South Sudanese rebels shelled the northeastern town of Nasir for a second day, following an attack yesterday that the United Nations said was the worst since a truce was agreed more than two months ago.
Government forces still control of the town, which is being shelled from a “distance” by forces loyal to rebel leader Riek Machar, South Sudanese army spokesman Colonel Philip Aguer said in a phone interview today from the capital, Juba. The May 9 truce is “definitely” not in effect, he said.
“There’s no talk of a cease-fire on the side of the rebels,” Aguer said. “We’ve been maintaining our commitment, but such an attack indicates there’s no cease-fire.”
Fighting erupted in South Sudan in mid-December between factions loyal to President Salva Kiir and Machar. Thousands of people have died in the violence and at least 1.5 million have been displaced from their homes, according to the UN.
Rebel forces began attacking Nasir yesterday and said they seized control of the town, which is about 188 kilometers (117 miles) southeast of Malakal, the capital of Upper Nile state. Upper Nile is one of two states in South Sudan that produce oil, which the government relies upon for more than 90 percent of its budget funding.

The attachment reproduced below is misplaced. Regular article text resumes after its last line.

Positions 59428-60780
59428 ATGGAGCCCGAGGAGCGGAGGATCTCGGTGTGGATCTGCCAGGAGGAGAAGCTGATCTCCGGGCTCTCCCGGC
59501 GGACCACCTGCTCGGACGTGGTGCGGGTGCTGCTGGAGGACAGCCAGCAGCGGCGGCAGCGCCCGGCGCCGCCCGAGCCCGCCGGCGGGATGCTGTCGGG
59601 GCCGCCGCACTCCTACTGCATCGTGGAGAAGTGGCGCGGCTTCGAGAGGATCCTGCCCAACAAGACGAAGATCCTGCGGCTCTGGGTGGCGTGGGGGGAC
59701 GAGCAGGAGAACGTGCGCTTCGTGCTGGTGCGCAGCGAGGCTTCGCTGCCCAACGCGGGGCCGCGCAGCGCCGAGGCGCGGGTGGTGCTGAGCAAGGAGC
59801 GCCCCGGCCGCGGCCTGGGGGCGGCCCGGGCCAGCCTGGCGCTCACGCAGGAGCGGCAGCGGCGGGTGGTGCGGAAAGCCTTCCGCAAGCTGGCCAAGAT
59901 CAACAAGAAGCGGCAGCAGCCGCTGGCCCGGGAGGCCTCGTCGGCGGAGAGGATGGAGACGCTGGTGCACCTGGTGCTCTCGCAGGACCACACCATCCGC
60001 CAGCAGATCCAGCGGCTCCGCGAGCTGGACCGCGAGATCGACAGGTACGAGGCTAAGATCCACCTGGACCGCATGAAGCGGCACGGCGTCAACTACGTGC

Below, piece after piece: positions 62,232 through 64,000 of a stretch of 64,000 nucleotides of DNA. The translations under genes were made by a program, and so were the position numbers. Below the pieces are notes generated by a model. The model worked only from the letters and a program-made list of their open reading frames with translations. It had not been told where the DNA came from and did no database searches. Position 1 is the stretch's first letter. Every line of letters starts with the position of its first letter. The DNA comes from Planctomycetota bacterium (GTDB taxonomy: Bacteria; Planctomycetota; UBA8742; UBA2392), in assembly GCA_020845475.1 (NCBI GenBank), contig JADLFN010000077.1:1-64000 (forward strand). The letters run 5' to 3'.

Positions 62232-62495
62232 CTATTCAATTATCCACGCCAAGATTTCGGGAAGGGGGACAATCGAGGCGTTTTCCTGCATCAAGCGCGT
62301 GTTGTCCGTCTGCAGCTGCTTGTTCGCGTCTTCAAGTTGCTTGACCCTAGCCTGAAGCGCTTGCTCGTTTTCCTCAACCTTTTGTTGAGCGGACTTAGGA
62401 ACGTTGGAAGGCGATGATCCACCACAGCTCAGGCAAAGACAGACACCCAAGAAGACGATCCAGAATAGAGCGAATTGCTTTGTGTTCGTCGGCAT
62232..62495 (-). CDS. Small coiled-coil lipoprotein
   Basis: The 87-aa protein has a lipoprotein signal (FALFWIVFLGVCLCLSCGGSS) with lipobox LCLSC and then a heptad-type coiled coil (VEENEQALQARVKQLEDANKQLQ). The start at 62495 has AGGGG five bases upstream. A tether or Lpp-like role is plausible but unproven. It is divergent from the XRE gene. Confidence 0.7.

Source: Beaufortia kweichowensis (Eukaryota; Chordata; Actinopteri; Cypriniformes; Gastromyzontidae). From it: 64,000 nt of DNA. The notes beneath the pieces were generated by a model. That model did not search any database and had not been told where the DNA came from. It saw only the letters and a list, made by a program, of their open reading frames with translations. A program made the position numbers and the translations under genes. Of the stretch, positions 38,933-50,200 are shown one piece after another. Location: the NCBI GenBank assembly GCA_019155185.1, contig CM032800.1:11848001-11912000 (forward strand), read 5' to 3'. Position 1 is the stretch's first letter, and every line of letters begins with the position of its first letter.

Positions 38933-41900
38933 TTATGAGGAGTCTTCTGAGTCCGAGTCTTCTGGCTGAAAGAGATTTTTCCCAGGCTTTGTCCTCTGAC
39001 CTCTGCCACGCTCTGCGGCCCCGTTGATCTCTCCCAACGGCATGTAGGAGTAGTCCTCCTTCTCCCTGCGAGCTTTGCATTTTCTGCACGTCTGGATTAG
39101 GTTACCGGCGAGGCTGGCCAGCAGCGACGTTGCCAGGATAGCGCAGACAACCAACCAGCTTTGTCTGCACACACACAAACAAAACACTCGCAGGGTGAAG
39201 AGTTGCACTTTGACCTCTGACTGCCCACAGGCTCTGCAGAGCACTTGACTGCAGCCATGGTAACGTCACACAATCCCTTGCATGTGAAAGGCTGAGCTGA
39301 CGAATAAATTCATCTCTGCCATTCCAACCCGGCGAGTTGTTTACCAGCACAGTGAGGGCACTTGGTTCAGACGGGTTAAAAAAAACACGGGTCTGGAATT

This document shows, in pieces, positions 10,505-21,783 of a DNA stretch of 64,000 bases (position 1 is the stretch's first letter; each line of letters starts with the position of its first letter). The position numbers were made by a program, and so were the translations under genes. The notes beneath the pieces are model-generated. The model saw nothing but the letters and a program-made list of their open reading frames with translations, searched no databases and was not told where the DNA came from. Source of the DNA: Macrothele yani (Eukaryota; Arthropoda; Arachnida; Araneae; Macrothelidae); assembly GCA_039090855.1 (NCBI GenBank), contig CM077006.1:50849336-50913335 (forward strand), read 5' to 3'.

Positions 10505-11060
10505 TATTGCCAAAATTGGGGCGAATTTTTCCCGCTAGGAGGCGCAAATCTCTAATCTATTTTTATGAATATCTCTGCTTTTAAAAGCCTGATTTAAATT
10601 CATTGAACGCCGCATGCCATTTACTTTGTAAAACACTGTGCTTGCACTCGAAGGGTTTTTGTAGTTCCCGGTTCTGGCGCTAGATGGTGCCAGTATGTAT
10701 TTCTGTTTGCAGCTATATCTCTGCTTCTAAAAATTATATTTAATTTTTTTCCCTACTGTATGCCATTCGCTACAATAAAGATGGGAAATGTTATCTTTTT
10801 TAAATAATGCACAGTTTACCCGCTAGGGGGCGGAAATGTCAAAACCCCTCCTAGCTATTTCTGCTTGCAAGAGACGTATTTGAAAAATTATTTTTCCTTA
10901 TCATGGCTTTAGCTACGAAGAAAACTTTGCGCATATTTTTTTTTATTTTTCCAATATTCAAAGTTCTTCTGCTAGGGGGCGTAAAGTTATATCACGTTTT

“It is deplorable that this major attack comes at a time when intensive efforts are under way by mediators of the Intergovernmental Authority on Development to convince all parties to resume the suspended peace talks in Addis Ababa,” the UN Mission in South Sudan said in an e-mailed statement. IGAD, as the seven-nation bloc is known, is helping to mediate an end to the dispute.
“It is also worrying that the attack was launched in total disrespect of the presence of” cease-fire monitors from IGAD, the UN mission said.
East African nations may sanction warring parties in South Sudan if the next round of peace talks fails to resolve the conflict, Ethiopian Prime Minister Hailemariam Desalegn said on July 18. The U.S. and European Union have already imposed travel bans and asset freezes on military commanders from both sides. The UN Security Council said last week it’s considering sanctions.
Machar and Kiir’s delegations are willing to resume peace talks in Ethiopia’s capital, Addis Ababa, that have been suspended for a month since disagreements about who should be included in them, Hailemariam told reporters in Addis Ababa.
“I feel that this is the final one,” he said. “IGAD is giving a chance to have this process to continue on, but if we fail to do so I think IGAD also will go for these kinds of measures.”